Dye has suggested that the pain relieving effect of McConell taping is achieved by temporarily unloading inflamed and sensitive innervated peripatellar tissues rather than permanently changing any malalignment parameter. The inflamed peripatellar tissue has not of course instantly healed, but the restoration of homeostasis is possible if they are protected from further perturbing events for a sufficient length of time. [15] There is no significant improvement in the patellar alignment in this study, either in the taping group or taping combined with the CKC exercise group. This study refutes the proposition that the pain relieving effect of patellar taping occurs by altering the patellar alignment. The result of this study along with the patella position in a majority of subjects contradicts that malalignment is the source of pain in PFPS. The result of this study lies in its agreement with many of the previous studies conducted. [14],[15] Bockrath et al., have found no significant differences in patellofemoral congruency angles or patellar rotation angles before and after tape application. [14] Worrell et al., believe that patellofemoral pain has multiple etiological factors and that patellar alignment is just one factor that can cause patellofemoral pain. [16] Gigante et al., conclude that although patellar taping may well be effective in controlling the anterior knee pain, it does not do so by medializing the patella. [17] Wilson et al., conclude that the use of patellar taping for patients with PFPS for the purpose of pain relief is supported, but for the purpose of mechanically realigning the patella is questioned.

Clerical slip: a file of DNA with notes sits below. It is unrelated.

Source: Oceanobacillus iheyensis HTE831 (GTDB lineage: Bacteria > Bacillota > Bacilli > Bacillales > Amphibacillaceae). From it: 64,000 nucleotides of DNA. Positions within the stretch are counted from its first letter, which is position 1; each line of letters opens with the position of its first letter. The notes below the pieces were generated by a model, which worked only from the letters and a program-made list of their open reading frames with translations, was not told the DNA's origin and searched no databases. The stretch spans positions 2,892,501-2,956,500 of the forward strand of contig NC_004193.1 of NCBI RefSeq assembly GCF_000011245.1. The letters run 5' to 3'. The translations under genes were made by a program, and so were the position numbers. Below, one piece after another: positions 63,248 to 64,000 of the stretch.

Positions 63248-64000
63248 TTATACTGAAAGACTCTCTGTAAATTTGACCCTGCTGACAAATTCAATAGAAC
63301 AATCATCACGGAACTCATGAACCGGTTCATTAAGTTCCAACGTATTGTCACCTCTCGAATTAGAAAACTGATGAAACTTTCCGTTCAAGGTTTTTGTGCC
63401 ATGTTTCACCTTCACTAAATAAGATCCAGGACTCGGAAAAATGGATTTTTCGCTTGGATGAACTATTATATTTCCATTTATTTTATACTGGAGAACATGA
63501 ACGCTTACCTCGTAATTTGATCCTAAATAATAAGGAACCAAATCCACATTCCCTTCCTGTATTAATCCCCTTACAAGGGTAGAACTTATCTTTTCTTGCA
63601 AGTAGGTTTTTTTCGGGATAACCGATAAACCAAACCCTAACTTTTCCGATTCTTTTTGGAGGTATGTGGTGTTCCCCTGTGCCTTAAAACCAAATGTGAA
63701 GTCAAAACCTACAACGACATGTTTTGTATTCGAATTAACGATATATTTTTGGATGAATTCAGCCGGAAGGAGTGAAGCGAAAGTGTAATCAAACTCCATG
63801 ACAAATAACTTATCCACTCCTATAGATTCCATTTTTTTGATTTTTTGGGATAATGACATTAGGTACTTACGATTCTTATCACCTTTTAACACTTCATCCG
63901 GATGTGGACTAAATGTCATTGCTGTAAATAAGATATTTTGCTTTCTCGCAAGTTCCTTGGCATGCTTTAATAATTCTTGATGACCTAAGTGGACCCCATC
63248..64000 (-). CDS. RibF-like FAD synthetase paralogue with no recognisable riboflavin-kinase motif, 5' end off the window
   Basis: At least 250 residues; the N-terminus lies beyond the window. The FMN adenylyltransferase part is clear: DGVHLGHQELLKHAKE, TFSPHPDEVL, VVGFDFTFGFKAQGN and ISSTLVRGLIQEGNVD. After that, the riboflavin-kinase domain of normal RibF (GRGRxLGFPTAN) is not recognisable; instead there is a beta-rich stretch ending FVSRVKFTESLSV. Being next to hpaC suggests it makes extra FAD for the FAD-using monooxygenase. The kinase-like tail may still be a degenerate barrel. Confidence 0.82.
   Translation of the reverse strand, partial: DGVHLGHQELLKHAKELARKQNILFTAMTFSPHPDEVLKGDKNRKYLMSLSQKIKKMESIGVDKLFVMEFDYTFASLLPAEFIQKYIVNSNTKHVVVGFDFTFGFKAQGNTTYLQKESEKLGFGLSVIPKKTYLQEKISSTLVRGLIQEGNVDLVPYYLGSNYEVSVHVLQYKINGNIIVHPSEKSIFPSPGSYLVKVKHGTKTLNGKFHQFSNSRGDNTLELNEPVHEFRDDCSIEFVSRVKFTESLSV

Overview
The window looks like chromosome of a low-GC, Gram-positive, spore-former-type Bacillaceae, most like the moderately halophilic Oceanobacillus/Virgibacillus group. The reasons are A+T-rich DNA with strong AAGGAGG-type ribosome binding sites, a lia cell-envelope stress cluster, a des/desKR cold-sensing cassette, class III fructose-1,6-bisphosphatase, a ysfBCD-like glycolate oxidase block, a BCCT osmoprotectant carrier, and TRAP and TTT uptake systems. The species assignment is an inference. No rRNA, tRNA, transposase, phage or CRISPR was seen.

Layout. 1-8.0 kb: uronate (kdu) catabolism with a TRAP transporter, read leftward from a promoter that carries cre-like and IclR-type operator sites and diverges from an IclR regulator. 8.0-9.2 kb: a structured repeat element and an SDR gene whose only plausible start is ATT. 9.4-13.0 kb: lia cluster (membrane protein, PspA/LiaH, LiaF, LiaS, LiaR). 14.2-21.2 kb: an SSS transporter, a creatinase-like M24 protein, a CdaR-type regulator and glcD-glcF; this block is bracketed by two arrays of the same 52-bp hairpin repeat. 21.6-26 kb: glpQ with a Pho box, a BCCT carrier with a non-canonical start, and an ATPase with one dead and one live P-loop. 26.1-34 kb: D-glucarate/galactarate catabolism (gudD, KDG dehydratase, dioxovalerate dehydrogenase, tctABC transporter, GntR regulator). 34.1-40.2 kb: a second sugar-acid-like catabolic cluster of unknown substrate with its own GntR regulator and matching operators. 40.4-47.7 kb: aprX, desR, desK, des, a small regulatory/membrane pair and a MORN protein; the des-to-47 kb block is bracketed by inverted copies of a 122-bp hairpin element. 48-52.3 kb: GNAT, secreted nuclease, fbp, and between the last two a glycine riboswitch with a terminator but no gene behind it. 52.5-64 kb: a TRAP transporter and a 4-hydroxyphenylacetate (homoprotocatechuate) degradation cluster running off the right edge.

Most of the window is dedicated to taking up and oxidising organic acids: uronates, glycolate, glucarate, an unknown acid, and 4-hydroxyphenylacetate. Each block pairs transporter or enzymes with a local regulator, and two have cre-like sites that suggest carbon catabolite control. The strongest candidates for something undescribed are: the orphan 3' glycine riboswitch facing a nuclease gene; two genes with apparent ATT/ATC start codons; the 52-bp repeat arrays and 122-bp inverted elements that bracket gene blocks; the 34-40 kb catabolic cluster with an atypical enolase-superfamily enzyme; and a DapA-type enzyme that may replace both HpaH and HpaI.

Clinical relevance: The result of this study suggests that taping should be included as a compulsory part of the conservative treatment for PFPS along with the CKC exercises. Every patient in the study has got significant pain relief with the tape application and no side effect has been observed during the course of treatment.

Limitations of the study: Static radiographs were taken in this study because of the lack of resources. Knowledge of the effect of taping during dynamic movement is needed to support or refute our findings in the static condition. There was also no follow up of the subjects in this study.

Future research: Future research is needed to observe the patellar alignment after patellar taping in multiple applications over a longer period of time by means of dynamic radiography and the mechanism of pain relief with McConnell taping must be addressed. A follow up of the cases can be included in the future research.

 Conclusion



The combination of daily patellar taping along with CKC exercise program, for three weeks, has been shown to be more effective than only patellar taping and only the CKC exercise program, in reducing pain in patients with PFPS. Patellar taping alone or even in conjunction with CKC exercises when applied for three weeks is not able to bring any significant change in the patella position.

 Acknowledgment



The author acknowledges the immense help received from the scholars whose articles are cited and included in the reference of this manuscript. The authors are also grateful to the authors /editors/publishers of all those articles, journals, and books from where the literature for this article has been reviewed and discussed.